Marketing can take many different forms, from direct mail postcards to web page copy; from social media to podcasting and so much more. What every marketing method has in common is a crafted message.
Even if you’re handing out fliers on a street corner, you have to decide what’s going to be on that flier.
If you’re producing a two-minute video to distribute to your clients and prospects via email, you have to know what you’re going to say to the camera.
There’s thought and preparation involved in creating the message – or at least there should be. Without it, a marketing campaign can be a complete waste of time and money, or worse, an embarrassment to your practice.
But what does that thought and preparation look like?
Following are 7 tips to help you craft your next marketing message in a way that maximizes your chances for a great result:
1. If You Have a Specialty, Mention It
If you specialize in helping a specific type of client, say so.
Perhaps your niche is working with businesses in the start-up phase, or with companies in a particular industry.
Let them know that your marketing applies to them. For example:
“Did you recently start a business? Then you should know that…”
“Attention dental practice owners in Bartlett County!”
2.Enough About You – Let’s Talk About Them
What keeps your target client up at night?
What are his or her concerns and challenges?
What are the problems you are uniquely poised to solve for them?
These are the things you want to talk about in your marketing.
What prospects really want to know is: what can you do for me?
Communicate that in your marketing.
3. Distinguish Yourself
Some people think “a CPA is a CPA” – that we’re all alike. As long as your prospects believe that, they’ll simply be looking for the cheapest CPA in their area.
When you compete on fees, you wind up working like a dog for pennies. But it doesn’t have to be that way.
You can up your game and provide distinctive services that are well worth the premium fees you’ll charge for it.
What might that look like? Sometimes it’s cultivating expertise in a particular industry.
Sometimes it’s finding creative ways to serve – ways to make your client’s life easier, bring them extra value and help them grow their businesses. What makes your practice truly different from the rest?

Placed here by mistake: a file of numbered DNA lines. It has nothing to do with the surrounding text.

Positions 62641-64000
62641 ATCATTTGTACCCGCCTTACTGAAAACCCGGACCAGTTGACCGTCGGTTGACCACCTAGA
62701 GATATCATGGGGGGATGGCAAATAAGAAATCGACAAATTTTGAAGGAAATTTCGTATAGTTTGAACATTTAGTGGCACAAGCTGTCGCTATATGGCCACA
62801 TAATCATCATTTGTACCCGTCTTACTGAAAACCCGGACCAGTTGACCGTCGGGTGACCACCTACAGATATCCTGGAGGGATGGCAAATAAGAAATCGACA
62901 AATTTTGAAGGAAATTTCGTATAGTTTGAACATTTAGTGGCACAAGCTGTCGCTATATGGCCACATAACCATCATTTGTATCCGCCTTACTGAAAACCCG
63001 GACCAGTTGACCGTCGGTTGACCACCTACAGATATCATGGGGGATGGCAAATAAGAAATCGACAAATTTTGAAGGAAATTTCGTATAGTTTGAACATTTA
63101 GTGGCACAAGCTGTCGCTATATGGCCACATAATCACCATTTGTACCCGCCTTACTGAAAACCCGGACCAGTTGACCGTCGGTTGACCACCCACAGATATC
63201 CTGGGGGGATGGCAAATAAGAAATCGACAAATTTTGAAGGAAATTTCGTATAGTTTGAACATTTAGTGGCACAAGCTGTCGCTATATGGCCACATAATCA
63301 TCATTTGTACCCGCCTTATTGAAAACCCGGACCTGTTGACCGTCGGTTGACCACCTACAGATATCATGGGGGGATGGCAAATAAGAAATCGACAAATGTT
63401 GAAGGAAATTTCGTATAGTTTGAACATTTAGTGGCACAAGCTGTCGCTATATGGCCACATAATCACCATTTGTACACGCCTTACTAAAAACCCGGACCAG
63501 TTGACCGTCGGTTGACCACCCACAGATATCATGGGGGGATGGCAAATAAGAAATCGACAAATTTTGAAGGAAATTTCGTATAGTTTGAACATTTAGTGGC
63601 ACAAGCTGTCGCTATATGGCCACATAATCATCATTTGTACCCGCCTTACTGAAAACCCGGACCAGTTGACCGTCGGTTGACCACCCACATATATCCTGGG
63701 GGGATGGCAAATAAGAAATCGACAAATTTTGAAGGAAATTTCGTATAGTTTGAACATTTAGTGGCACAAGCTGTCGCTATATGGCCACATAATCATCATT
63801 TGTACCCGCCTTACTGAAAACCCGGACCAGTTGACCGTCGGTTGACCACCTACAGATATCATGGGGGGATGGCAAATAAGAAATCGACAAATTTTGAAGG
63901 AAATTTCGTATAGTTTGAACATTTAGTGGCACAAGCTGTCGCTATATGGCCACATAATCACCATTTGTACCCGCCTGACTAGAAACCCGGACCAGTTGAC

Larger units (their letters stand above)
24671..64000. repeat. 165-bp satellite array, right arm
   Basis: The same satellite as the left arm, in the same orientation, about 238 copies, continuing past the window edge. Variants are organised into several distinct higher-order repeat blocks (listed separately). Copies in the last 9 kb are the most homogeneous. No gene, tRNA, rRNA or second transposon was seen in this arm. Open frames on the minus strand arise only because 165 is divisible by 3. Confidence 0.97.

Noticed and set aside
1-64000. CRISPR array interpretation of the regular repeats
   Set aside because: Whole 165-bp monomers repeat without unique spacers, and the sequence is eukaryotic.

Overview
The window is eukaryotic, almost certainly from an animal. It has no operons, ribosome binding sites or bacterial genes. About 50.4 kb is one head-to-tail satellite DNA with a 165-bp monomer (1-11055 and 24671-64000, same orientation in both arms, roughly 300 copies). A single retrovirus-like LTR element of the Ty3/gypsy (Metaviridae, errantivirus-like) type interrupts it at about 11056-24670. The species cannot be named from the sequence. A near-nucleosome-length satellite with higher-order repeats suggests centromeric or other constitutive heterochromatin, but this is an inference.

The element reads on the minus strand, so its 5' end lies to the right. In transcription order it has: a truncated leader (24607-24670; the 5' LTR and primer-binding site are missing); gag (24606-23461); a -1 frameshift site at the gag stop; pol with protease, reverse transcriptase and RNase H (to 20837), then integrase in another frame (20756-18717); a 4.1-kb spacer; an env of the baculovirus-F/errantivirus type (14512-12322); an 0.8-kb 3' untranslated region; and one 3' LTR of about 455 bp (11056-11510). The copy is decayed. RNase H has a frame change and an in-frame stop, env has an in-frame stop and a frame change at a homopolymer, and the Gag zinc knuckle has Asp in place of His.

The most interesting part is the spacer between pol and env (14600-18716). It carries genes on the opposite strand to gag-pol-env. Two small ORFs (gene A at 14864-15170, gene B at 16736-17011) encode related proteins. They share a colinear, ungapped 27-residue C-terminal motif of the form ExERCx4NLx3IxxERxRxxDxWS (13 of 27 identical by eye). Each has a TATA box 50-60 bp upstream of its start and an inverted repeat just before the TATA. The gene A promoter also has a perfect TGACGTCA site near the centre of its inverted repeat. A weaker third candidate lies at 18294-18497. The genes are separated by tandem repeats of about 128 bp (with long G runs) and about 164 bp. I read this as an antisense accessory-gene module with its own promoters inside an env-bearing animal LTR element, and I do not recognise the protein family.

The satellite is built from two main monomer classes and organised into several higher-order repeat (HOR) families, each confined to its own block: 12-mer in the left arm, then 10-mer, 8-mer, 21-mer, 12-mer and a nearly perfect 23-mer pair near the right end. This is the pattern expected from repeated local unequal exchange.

4. Show What You Know
Why should your prospect listen to you?
Gain their confidence and trust from the get-go by sharing your expertise.
While you might be tempted to mention education and credentials to win trust (which is fine), it’s not enough when your competitors are all doing the same thing. Instead, think about how else you can demonstrate, “I’m an expert”.
For example, if you’ve written a book for small businesses in a particular area, you may want to mention that.
If you provide regular tax tips as a columnist for a monthly magazine, you might want to include, “As seen in _____ magazine” in your marketing.
No book or column to mention?
If you’re still working on ways to demonstrate your expertise, you might decide to use your passion instead – your story.
Why do you do what you do?
What drives you to do your best for your clients?
Perhaps there’s a story there that others will relate to.
For example, did you help save your cousin’s business and decided you’d never again let another entrepreneur fail out of ignorance?
That’s a story you might be able to work into your marketing materials.
5. The Proof is in The Pudding
People are understandably skeptical.
They expect to be lied to through advertising and marketing. But what gets your practice past that skepticism is social proof – stories of real people who used your services and were delighted.
Find ways to work social proof into your marketing.
It could be as simple as several brief quotes from happy clients. If you have an impressive rating on Yelp, sharing it is another way of showing that you’re tried-and-true.
6. Offer a Free Consultation
When you set out to create a marketing message, what is your goal?
Are you thinking, “I want this marketing campaign to result in me signing up X number of business clients”?
While goals are important, when approaching a marketing message, a focus on selling services may translate into unpleasant pushiness. Instead, offer a free consultation.
Make your goal to connect and consult with a certain number of prospects. From this angle, your messaging will tend to soften and center more on benefits to the prospect.
7. Why They Should “Act Now”
People tend to act more quickly when you inject a sense of urgency into your marketing.
For example, how many times have you heard, “Hurry in! 50% off sale ends this Sunday!” A prospect could spend their lives “thinking about” giving you a call, but until they actually do, you’re not winning any real business.
Consider creating a deadline or some other type of cut-off, such as, “I only have time to offer five strategy sessions, so call today if you want to be one of the lucky five.”
Not all forms of marketing leave room for all seven of these strategies, but try to incorporate more than one into each marketing effort, whether it’s a framework for a video message, an email, a postcard or anything else.
You’ll be crafting stronger marketing messages overall – messages that get a substantial response and equate to new business.